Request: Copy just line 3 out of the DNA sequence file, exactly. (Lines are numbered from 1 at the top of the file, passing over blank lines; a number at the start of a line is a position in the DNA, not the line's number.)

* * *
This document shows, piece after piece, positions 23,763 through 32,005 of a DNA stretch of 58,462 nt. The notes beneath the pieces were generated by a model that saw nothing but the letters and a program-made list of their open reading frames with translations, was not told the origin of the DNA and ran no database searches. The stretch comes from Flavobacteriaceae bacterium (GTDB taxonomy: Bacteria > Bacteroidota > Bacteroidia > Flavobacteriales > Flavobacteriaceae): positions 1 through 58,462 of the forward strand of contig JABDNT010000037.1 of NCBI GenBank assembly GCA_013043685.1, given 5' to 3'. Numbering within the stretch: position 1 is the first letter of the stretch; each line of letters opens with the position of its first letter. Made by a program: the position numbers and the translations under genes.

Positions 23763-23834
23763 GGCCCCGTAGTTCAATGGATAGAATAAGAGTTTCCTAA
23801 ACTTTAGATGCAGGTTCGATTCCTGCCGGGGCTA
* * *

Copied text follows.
23763 GGCCCCGTAGTTCAATGGATAGAATAAGAGTTTCCTAA